Definition of Arthritis
Arthritis is inflammation of one or more joints, which results in pain, swelling, stiffness, and limited movement. There are over 100 different types of arthritis.
Causes, incidence, and risk factors
Arthritis involves the breakdown of cartilage. Cartilage normally protects the joint, allowing for smooth movement. Cartilage also absorbs shock when pressure is placed on the joint, like when you walk. Without the usual amount of cartilage, the bones rub together, causing pain, swelling (inflammation), and stiffness.
If you have arthritis, you may experience:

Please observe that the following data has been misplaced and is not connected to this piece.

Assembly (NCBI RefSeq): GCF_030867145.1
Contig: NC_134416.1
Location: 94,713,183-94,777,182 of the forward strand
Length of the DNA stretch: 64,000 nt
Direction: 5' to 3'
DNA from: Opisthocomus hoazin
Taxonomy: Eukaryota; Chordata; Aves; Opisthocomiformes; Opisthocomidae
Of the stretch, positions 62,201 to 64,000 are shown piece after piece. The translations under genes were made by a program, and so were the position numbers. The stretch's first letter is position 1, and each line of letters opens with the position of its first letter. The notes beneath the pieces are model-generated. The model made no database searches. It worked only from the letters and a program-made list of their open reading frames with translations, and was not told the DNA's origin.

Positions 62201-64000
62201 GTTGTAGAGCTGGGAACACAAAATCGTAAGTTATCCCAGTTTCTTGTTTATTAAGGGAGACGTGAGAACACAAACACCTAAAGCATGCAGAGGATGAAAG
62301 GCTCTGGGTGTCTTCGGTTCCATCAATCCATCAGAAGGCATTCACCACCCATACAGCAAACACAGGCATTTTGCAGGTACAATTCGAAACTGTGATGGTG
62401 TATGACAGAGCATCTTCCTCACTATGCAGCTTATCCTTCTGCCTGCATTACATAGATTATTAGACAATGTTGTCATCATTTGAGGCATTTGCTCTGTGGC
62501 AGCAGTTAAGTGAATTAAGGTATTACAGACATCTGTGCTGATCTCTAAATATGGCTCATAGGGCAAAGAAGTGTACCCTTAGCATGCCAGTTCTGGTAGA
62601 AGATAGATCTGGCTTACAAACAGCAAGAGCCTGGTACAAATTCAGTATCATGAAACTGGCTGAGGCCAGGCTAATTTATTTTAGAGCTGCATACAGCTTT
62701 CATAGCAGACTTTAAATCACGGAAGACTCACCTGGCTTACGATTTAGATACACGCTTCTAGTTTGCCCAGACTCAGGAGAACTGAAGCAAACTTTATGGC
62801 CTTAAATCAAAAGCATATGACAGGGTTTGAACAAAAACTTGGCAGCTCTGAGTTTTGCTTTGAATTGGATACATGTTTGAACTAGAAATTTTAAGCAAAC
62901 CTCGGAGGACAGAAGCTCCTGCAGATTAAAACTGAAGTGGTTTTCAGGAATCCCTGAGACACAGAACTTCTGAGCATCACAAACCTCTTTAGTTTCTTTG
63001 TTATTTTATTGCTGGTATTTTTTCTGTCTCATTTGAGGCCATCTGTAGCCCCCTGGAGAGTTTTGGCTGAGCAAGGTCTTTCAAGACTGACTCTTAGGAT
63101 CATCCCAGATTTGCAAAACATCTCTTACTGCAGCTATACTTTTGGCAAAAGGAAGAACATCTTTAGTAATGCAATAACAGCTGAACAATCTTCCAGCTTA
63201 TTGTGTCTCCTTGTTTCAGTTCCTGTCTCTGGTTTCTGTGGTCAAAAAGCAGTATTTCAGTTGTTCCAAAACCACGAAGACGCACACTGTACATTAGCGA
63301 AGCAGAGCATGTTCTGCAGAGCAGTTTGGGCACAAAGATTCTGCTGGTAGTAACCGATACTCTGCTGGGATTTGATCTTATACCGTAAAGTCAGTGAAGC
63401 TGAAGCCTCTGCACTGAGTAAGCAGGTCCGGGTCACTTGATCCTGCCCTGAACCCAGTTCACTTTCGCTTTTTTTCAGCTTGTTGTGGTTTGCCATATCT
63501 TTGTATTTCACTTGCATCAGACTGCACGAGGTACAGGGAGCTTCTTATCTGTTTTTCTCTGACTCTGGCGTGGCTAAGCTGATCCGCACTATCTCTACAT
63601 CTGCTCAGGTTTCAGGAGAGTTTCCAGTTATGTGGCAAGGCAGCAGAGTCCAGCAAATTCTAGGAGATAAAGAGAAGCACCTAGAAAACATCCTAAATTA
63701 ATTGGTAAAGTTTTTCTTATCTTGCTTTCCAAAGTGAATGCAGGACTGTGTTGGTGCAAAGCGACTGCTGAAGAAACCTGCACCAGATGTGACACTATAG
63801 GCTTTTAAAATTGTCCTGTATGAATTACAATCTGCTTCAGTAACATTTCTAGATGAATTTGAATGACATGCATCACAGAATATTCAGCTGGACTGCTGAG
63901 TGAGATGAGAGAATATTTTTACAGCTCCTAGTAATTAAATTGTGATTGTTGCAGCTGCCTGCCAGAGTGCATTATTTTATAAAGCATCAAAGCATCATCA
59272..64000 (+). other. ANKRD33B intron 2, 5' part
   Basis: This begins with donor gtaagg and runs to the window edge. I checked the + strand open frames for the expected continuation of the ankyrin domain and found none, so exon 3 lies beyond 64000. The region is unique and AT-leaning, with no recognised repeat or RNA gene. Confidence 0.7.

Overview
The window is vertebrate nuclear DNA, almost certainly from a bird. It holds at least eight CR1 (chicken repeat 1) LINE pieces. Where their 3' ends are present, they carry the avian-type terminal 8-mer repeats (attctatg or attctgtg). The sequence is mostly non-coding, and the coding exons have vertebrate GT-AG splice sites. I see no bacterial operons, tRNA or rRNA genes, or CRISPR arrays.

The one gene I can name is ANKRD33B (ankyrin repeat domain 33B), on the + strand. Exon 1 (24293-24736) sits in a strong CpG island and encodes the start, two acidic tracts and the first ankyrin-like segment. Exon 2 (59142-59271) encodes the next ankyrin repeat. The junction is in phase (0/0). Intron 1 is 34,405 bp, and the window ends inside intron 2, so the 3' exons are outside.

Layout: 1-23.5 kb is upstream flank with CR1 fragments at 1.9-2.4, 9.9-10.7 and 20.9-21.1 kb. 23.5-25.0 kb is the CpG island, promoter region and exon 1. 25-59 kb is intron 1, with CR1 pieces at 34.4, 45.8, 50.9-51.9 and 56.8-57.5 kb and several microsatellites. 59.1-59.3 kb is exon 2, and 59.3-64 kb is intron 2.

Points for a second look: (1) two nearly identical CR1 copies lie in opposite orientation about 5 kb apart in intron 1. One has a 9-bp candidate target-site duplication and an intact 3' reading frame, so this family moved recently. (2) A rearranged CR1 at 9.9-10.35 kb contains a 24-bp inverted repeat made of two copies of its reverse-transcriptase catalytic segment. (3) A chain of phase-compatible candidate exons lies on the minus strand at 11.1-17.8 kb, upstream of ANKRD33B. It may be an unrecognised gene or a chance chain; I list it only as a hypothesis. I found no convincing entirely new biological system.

Signs and tests
First, your doctor will take a detailed medical history to see if arthritis or another musculoskeletal problem is the likely cause of your symptoms.
Treatment of arthritis depends on the cause, which joints are affected, the severity, and how the condition affects your daily activities. Your age and occupation will also be taken into consideration when your doctor works with you to create a treatment plan.
A few arthritis-related disorders can be completely cured with treatment. Most are chronic (long-term) conditions, however, and the goal of treatment is to control the pain and minimize joint damage. Chronic arthritis frequently goes in and out of remission.
Mark James Borigini, MD, Rheumatologist in the Washington, DC Metro area. Review provided by VeriMed Healthcare Network. Also reviewed by David Zieve, MD, MHA, Medical Director, A.D.A.M., Inc. – 2/5/2010